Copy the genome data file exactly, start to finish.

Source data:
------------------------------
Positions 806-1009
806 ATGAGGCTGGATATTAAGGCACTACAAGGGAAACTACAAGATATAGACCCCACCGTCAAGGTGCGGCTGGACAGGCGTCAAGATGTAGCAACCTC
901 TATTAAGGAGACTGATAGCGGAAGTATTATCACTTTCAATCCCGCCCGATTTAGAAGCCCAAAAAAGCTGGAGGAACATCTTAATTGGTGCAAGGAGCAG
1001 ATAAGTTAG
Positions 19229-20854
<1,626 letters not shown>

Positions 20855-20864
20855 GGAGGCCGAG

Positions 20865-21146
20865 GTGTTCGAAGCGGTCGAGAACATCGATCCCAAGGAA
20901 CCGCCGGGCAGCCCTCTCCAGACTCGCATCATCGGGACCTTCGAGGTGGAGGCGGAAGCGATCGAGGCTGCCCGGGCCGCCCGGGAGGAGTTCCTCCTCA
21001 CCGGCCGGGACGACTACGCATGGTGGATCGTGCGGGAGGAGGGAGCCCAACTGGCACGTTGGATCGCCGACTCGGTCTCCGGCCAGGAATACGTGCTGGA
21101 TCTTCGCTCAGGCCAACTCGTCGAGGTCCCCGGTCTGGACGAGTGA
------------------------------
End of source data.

Positions 806-1009
806 ATGAGGCTGGATATTAAGGCACTACAAGGGAAACTACAAGATATAGACCCCACCGTCAAGGTGCGGCTGGACAGGCGTCAAGATGTAGCAACCTC
901 TATTAAGGAGACTGATAGCGGAAGTATTATCACTTTCAATCCCGCCCGATTTAGAAGCCCAAAAAAGCTGGAGGAACATCTTAATTGGTGCAAGGAGCAG
1001 ATAAGTTAG
Positions 19229-20854
<1,626 letters not shown>

Positions 20855-20864
20855 GGAGGCCGAG

Positions 20865-21146
20865 GTGTTCGAAGCGGTCGAGAACATCGATCCCAAGGAA
20901 CCGCCGGGCAGCCCTCTCCAGACTCGCATCATCGGGACCTTCGAGGTGGAGGCGGAAGCGATCGAGGCTGCCCGGGCCGCCCGGGAGGAGTTCCTCCTCA
21001 CCGGCCGGGACGACTACGCATGGTGGATCGTGCGGGAGGAGGGAGCCCAACTGGCACGTTGGATCGCCGACTCGGTCTCCGGCCAGGAATACGTGCTGGA
21101 TCTTCGCTCAGGCCAACTCGTCGAGGTCCCCGGTCTGGACGAGTGA